We started with frozen shaved foie gras, which was served with pine nuts and litchi, a fresh surprise combination of ingredients, which Assistant Sommelier Farai Magwada paired with Bellingham’s The Bernard Series Chenin Blanc 2011. Guy told us that he has chefs which visit restaurants around the world, especially to those far away from France, to educate and excite chefs about the preparation of foie gras. Last week Guy and Sagra Foods, the importers of the Rougié foie gras, had hosted similar lunches at The Westcliff with Chef Klaus Beckmann, and at The Saxon with Chef David Higgs, of whom Guy said that his work was two star Michelin quality, having been more classic in his foie gras usage. Foie gras served with fresh apple, apple chutney, on an oats streusel, was paired with Spier Private Collection Chardonnay 2007.
I asked Guy about cookbooks about foie gras, and he told me that three have been written to date, one produced for Rougié, another done by Chef Nobu of the restaurant group by the same name, and the third by Beijing restaurant Da Dong. Given that Rougié was not prescriptive about how the foie gras should be served at its South African lunches, it seemed a good idea to develop a compilation of the dishes served, perhaps even including those lying ahead for Guy in Mauritius and Reunion. An indian touch came through with foie gras and curried banana being sandwiched between two poppadom crisps, served with a fresh Solms-Delta Koloni 2010. A fun dish was pairing foie gras with popcorn and chicken breast, which was paired with Jordan Chameleon 1995. As if we had not eaten enough already, we had a small palate cleanser, being duck confit with artichoke and mash.
We moved to fish, for which we were served fish knives, for hake cured with lemon and lemon grass, served with foie gras spuma and grilled melon, and paired with Cederberg Bukettraube 2011. Guy explained that sous vide was invented for foie gras, and has since been adapted for use for other foods. He also told me that French chefs predominantly used foie gras in terrines, but since Rougié has started marketing their products, and running their chefs’ courses, they are seeing it put to a greater number of creative uses. The beef, marinated mushrooms, and foie gras emulsion was paired with L’Omarins Optima 2006. We talked about Chef Rudi’s support of Farmer Angus at Spier, buying his free-range meats, and having guinea fowl and turkey bred for his restaurant.
The Mount Nelson’s creative pastry chef Vicky Gurovich has just returned from a stage at Chef Raymond Blanc’s Le Manoir in Great Milton, and visited Valrhona in Paris. Her dessert creation of a foie gras, Valrhona chocolate and toffee terrine served with hazelnuts was the pièce de résistance. It was paired with Nederburg Eminence Noble Late Harvest 2009.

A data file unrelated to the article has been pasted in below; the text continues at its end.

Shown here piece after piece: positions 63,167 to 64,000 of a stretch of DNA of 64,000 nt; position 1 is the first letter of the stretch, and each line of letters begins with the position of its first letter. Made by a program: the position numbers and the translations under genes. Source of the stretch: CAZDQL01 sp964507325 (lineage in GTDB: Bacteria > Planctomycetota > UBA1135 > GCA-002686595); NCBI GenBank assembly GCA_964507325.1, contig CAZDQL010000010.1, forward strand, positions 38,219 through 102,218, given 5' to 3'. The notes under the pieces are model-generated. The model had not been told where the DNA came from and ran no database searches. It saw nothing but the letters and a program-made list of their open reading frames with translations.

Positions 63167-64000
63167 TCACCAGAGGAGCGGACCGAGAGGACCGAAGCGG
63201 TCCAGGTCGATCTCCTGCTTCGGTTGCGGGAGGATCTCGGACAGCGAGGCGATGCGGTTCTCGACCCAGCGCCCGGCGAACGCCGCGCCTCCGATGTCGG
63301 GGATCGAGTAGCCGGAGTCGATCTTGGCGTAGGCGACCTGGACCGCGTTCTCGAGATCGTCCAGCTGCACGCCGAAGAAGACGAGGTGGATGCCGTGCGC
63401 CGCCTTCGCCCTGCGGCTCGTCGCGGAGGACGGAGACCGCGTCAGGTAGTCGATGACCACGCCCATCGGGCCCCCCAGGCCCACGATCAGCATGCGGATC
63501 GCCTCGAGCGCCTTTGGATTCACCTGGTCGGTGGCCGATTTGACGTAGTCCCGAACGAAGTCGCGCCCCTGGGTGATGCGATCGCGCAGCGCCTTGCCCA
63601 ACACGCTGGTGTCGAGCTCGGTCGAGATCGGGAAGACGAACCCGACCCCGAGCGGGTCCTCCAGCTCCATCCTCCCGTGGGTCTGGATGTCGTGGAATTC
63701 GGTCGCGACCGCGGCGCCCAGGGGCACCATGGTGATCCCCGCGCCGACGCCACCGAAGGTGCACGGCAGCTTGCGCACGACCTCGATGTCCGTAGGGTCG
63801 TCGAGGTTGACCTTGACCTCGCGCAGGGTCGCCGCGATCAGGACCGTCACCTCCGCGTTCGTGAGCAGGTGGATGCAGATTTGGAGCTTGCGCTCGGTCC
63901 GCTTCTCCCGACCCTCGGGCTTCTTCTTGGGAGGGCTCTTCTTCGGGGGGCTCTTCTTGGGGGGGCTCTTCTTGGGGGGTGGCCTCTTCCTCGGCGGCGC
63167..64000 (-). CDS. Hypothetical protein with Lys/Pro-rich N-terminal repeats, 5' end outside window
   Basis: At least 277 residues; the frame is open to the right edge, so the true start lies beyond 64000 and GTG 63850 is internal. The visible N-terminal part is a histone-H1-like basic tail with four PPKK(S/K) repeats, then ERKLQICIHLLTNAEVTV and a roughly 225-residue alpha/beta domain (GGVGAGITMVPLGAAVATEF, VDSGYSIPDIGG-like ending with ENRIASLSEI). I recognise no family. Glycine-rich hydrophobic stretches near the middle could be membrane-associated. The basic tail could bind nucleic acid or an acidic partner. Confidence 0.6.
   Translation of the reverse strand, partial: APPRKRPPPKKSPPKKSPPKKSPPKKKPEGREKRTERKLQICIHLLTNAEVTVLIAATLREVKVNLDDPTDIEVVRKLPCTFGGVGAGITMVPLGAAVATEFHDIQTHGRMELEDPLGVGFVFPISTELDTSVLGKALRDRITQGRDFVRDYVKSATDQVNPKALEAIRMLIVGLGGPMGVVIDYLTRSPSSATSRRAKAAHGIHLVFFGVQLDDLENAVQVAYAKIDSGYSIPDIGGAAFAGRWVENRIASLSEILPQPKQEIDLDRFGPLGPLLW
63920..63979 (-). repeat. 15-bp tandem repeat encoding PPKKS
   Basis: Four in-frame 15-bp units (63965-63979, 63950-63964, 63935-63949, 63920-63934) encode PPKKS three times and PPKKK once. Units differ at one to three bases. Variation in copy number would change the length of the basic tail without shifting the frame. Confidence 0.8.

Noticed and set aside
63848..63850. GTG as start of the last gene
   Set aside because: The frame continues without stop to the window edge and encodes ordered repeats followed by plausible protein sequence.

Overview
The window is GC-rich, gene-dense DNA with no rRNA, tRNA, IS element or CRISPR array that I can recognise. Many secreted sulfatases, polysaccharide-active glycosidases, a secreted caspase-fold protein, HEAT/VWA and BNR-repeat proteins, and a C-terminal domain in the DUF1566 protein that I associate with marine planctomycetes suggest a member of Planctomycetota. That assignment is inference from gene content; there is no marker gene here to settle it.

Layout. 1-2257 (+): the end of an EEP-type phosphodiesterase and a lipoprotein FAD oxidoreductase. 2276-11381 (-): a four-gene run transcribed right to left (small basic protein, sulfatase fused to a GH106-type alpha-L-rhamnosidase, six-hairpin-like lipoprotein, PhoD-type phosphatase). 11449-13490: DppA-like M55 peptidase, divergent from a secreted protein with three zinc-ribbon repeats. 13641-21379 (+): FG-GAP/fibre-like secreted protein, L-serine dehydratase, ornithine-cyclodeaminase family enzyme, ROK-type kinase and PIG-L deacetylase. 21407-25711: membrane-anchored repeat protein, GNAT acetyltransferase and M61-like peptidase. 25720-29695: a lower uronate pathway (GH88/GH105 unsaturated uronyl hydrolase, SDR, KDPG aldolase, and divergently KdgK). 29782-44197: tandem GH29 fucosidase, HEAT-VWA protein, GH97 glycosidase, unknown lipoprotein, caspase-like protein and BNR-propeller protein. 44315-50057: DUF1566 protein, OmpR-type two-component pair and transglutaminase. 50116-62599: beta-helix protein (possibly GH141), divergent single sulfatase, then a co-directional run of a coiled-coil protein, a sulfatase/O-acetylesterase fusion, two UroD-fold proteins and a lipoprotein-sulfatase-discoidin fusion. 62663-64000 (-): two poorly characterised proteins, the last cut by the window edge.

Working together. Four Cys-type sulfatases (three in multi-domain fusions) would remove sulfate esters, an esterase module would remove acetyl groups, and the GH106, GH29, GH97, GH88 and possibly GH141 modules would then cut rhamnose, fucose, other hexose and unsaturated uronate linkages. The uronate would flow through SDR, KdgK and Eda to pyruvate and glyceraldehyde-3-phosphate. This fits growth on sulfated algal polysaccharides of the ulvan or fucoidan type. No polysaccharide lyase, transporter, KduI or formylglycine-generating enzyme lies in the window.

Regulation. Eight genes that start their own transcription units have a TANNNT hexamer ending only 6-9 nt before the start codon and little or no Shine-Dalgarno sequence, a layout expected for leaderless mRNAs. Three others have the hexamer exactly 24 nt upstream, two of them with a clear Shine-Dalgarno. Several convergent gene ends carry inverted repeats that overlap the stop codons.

Sagra Foods was established in 1994, and operates from Cape Town, but distributes a range of exclusive foods and wines nationally, and even into Southern Africa, planning to make this country a hub of distribution of its fine foods into Africa, Darryn Lazarus said. They commenced with Italian products, but decided to focus and specialise on premium products such as truffle oils, truffle butters, and many more, to make these products more affordable for local chefs. Darryn said they are the ‘pioneers in specialty ingredients’, using wholesalers like Wild Peacock to offer chefs a single source of supply. They import products ‘that make a difference’ from France, Spain, Italy, Belgium, Australia, and the USA. So, for example, they sell El Bulli’s Texturas range, being the technical elements which once world best Chef Ferran Adria uses in his molecular gastronomy; De Cecco pasta from Italy; Vilux French mustards and vinegars; Borde dried mushrooms; Belberry jams, sauces, syrups, and vinegars; pastry cases with an 8 month shelf life; Australian Massel beef, chicken and vegetable stocks which are kosher, halaal, and gluten-free; and Tea Forte, the original designers of the tea pyramid, with such award-winning tea flavours as Blueberry Merlot and Lemon Sorbet.
The Mount Nelson was praised by Guy for its playful and less classic interpretation of the foie gras challenge, and he liked how the structure and taste of the foie gras was brought to the fore with the ingredients used by Chef Rudi’s chefs. It was a most informative, once-in-a-lifetime lunch highlight, with excellent food, paired with a amazing range of wines, good company, and hosted in a special venue inside the sixty year old Mount Nelson kitchen. Merci beaucoup!
Sagra Food & Wine Merchants, 10 Flamingo Crescent, Lansdowne, Cape Town. Tel (021) 761-3360. www.sagrafoods.com. Twitter: @SagraFoodsZA
Chris von Ulmenstein, Whale Cottage Portfolio: www.whalecottage.com Twitter: @WhaleCottage